Oct 31, 2011 • By

Doing good is doing business

People who value businesses that not only do well, but also do good, are important to General Mills as future thought leaders, consumers and as potential employees. We found that audience, a predominantly millennial group, at the Net Impact Conference late last week in Portland, Ore.

Net Impact is a membership organization comprised of students and professionals whose “members believe that business has the opportunity to solve the world’s biggest social and environmental challenges.”

Its conference helped the 2,500 attendees understand that the company behind the brands they choose is especially meaningful.

Speakers included Lord Michael Hastings, global head of citizenship and diversity at KPMG; Sally Jewell, president and CEO of REI; and Hannah Jones, vice president of sustainable business and innovation at Nike.

Moving into a sustainable economy

Jones’ fresh thinking about sustainability really resonated with me. In her talk, she put forth three key ideas to keep in mind as we move “… out of the industrial age and into a sustainable economy.”

First, we need to reframe the story of sustainability as a story about innovation and opportunity. Sustainability is not about values, but about creating value, Jones said. It is really an innovation challenge to design a new future.

If it is an innovation challenge, then each of us needs to think like an innovator and “obsess innovation.” As innovators, we need to apply rigor to the chaos of sustainability, becoming at once master collaborators and “ruthless editors.”

Finally, scale is key to winning in this space, so Jones challenged her audience to “do one thing gloriously.” Doing many small things well will not get us to the sustainable solutions needed for the future.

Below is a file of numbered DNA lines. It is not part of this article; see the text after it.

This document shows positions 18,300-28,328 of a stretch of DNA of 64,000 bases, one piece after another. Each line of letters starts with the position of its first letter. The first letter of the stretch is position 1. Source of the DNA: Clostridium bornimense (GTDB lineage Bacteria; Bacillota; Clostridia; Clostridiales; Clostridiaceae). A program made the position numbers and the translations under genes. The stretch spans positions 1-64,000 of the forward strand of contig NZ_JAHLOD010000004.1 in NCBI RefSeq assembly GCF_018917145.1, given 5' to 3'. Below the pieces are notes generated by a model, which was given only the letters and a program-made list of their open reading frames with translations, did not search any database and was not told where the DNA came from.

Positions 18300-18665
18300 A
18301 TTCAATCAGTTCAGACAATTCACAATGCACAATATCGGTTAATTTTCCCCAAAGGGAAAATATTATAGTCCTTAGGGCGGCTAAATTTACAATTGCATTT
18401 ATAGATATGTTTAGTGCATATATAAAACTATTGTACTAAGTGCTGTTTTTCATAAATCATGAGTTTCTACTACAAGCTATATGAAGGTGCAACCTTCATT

In closing, she evoked Steve Jobs by advising, “Stay hungry. Stay focused. Obsess innovation.”

General Mills at Net Impact

Net Impact had more than 50 corporate sponsors, including Nike, Coca-Cola, Starbucks and General Mills. This was the first year that we sponsored the conference.

One of our goals was to create linkage between General Mills and our Corporate Social Responsibility (CSR) efforts, our initiatives in the areas of health, the community and the environment. The Net Impact Conference presented an opportunity for us to tell that story, in person.

Stephanie Lilak, our chief staffing officer, participated in a panel called “Bringing a CSR Lens to Any Role: Greening the Talent,” in which she discussed how a person’s passion and initiative help to fuel the leadership qualities that General Mills so highly values.

I participated in a panel called “Social Media for Maximum Corporate Impact,” in which I talked about the opportunities and challenges of using social media to engage stakeholders in our key CSR efforts.

We also had a presence at the Expo, where we visited with a steady stream of students. My colleagues Dan Schibel, Doug Martin and Nicole Dotts-Wright helped staff the booth, sharing their unique perspectives with potential candidates. No character costumes were at this conference, but plenty of Nature Valley granola bars and Lärabars were there for the taking.

Overall, the Net Impact Conference was a valuable foray into new territory for General Mills. At its core, it was an opportunity to share our story, learn from others and connect with an influential audience.